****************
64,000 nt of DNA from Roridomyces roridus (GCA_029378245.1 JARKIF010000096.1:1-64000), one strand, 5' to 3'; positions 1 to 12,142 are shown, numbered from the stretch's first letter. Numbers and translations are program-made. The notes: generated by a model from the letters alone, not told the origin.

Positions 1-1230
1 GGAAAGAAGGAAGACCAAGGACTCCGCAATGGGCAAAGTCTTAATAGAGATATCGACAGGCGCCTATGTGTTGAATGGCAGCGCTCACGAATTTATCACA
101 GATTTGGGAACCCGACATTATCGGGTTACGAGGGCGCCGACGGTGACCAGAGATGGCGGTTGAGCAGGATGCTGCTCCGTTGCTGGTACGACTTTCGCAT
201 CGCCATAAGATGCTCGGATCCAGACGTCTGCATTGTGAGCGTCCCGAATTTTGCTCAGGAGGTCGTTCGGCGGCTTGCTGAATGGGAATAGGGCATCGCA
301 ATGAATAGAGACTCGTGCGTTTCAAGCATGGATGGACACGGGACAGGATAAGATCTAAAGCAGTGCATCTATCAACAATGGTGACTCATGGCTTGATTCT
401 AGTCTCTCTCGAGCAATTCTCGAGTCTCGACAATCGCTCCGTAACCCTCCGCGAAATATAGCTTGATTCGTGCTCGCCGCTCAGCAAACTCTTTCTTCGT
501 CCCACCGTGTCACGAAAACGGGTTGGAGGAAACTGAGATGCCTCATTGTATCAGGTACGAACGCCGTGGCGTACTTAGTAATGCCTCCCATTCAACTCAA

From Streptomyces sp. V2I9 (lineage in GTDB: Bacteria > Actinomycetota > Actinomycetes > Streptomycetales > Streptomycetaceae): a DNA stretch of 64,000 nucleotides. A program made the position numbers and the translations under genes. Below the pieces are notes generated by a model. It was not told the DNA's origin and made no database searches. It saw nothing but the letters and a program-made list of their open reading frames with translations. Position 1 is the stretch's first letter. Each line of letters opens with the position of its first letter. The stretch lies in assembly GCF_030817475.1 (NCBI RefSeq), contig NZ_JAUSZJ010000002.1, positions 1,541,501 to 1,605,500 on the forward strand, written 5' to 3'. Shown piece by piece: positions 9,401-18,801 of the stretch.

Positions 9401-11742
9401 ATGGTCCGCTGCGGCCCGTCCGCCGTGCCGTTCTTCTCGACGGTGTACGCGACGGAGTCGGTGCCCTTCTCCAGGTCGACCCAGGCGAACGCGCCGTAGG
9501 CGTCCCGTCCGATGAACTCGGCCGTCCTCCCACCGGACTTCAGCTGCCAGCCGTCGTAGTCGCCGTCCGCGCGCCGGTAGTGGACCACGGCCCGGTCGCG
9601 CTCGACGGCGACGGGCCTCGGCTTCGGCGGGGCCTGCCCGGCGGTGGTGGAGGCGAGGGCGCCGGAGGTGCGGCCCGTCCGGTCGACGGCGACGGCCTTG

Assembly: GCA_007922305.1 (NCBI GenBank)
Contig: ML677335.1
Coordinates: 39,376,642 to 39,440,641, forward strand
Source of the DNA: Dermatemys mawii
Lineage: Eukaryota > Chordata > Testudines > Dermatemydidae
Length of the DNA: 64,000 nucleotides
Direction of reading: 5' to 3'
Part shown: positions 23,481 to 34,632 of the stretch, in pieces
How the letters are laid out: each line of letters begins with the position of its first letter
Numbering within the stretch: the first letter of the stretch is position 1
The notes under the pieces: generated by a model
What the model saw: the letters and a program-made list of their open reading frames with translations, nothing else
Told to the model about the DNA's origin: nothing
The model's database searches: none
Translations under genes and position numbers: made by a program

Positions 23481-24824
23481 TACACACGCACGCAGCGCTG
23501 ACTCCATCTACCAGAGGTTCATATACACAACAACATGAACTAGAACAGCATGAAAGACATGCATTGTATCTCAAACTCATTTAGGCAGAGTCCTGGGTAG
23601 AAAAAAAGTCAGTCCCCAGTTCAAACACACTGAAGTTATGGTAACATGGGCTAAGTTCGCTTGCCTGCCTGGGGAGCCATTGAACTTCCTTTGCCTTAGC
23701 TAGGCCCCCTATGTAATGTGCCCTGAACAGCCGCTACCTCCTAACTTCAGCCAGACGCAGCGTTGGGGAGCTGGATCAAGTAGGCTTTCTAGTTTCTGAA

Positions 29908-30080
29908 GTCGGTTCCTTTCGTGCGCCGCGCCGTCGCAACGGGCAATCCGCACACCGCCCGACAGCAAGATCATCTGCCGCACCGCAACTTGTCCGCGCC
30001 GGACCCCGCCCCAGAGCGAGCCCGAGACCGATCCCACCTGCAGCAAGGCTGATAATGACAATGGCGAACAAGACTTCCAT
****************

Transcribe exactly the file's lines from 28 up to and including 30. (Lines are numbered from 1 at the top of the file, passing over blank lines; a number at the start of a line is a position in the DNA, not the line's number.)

Translations under genes and position numbers: made by a program

Positions 23481-24824
23481 TACACACGCACGCAGCGCTG